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Letter: Medicare Must Reject Coverage for Aducanumab for Alzheimer’s

WASHINGTON, D.C.  The Centers for Medicare and Medicaid Services (CMS) must reject coverage for aducanumab for Alzheimer’s disease due to the lack of evidence that the drug provides clinically meaningful benefits to patients with the disease, Dr. Michael Carome, director of Public Citizen’s Health Research Group told the agency today.

On June 7, the U.S. Food and Drug Administration (FDA) approved aducanumab for the treatment of Alzheimer’s disease despite insufficient evidence of the drug’s efficacy and the FDA’s unprecedented, inappropriately close collaboration with drug manufacturer Biogen, which compromised the agency’s review of the company’s marketing application for the drug.

“CMS must not compound the FDA’s egregious error in approving aducanumab, which showed a stunning disregard for science and eviscerated the FDA’s standards for approving new drugs,” said Carome. “Without evidence that aducanumab significantly slows the decline in cognitive function in patients with Alzheimer’s disease, the drug cannot possibly be deemed reasonable and necessary for the treatment of such patients, which is the standard that must be met for Medicare coverage of a treatment.”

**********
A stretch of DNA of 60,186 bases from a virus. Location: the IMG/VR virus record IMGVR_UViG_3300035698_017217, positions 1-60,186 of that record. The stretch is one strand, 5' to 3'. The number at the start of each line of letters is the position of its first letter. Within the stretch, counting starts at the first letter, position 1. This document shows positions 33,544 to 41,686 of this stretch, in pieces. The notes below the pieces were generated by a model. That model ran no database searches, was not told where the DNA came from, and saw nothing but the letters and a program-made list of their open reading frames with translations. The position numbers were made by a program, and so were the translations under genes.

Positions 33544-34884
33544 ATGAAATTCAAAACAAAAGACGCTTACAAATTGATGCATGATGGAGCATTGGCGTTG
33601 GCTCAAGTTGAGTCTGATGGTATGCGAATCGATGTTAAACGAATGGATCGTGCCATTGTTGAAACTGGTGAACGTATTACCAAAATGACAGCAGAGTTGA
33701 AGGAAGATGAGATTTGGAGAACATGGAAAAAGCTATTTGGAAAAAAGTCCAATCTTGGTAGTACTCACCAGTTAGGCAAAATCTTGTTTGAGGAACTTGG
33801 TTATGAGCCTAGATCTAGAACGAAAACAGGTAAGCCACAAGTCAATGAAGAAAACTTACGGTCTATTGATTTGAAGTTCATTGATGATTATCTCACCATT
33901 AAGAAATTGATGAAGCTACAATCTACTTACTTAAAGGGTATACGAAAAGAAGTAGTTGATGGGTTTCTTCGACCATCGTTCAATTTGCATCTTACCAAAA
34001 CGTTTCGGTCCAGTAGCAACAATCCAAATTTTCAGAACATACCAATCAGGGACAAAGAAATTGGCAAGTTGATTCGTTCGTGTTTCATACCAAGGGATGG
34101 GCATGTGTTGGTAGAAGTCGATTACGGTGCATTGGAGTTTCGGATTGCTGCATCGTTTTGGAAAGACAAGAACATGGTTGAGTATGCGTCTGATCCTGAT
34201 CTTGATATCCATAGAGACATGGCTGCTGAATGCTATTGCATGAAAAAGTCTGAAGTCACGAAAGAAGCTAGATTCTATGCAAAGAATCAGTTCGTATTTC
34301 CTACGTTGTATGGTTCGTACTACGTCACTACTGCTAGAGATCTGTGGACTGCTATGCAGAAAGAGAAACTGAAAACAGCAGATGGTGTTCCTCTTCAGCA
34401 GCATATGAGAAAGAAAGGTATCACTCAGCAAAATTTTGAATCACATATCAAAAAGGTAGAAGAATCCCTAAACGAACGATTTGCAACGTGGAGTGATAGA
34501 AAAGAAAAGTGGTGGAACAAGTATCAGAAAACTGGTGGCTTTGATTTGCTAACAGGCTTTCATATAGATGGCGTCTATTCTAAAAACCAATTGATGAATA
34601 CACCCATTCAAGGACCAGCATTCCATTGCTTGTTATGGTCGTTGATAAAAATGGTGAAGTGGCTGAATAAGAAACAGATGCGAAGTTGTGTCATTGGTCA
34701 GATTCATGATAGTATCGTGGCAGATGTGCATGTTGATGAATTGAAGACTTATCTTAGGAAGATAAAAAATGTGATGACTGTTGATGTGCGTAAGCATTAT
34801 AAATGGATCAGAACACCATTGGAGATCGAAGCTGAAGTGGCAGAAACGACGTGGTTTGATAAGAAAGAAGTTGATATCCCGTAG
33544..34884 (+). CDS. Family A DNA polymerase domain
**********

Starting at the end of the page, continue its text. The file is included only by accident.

The approval of aducanumab was based on seriously flawed post hoc analyses of two identical trials that were stopped early because a preliminary review of the data found that the trials, if continued to completion, were unlikely to show the drug benefitted Alzheimer’s patients, Carome told the agency. Thus, the drug should not be covered under the Medicare program. Further, aducanumab’s annual cost of $56,000 per patient could cost Medicare more than $50 billion per year and would place an enormous financial strain on the program.

Since December, Public Citizen has called for an independent investigation by the U.S. Department of Health and Human Services’ Office of Inspection General (OIG) of the inappropriately close collaboration between the FDA and Biogen regarding the company’s marketing application for aducanumab. On Jan. 28, Public Citizen sent a letter to acting FDA Commissioner Janet Woodcock urging her to endorse the organization’s call for an OIG investigation. On July 9, Dr. Woodcock belatedly requested an OIG investigation into the “interactions between Biogen and the FDA” during the review and approval process for aducanumab. Public Citizen has also called for an investigation into her personal role in the process.

Carome’s comments to the agency are available here.